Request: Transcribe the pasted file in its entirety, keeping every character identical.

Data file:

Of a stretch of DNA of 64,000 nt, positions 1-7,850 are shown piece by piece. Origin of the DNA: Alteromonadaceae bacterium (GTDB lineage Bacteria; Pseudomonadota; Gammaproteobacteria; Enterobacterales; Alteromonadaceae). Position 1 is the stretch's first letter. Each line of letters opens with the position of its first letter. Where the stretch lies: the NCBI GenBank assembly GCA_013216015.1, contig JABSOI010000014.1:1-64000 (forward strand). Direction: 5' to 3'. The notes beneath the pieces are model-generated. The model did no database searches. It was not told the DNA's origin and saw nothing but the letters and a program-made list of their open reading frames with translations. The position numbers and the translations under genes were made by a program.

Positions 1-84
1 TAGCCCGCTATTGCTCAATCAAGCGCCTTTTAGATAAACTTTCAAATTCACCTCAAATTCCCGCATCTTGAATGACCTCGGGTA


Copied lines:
Of a stretch of DNA of 64,000 nt, positions 1-7,850 are shown piece by piece. Origin of the DNA: Alteromonadaceae bacterium (GTDB lineage Bacteria; Pseudomonadota; Gammaproteobacteria; Enterobacterales; Alteromonadaceae). Position 1 is the stretch's first letter. Each line of letters opens with the position of its first letter. Where the stretch lies: the NCBI GenBank assembly GCA_013216015.1, contig JABSOI010000014.1:1-64000 (forward strand). Direction: 5' to 3'. The notes beneath the pieces are model-generated. The model did no database searches. It was not told the DNA's origin and saw nothing but the letters and a program-made list of their open reading frames with translations. The position numbers and the translations under genes were made by a program.

Positions 1-84
1 TAGCCCGCTATTGCTCAATCAAGCGCCTTTTAGATAAACTTTCAAATTCACCTCAAATTCCCGCATCTTGAATGACCTCGGGTA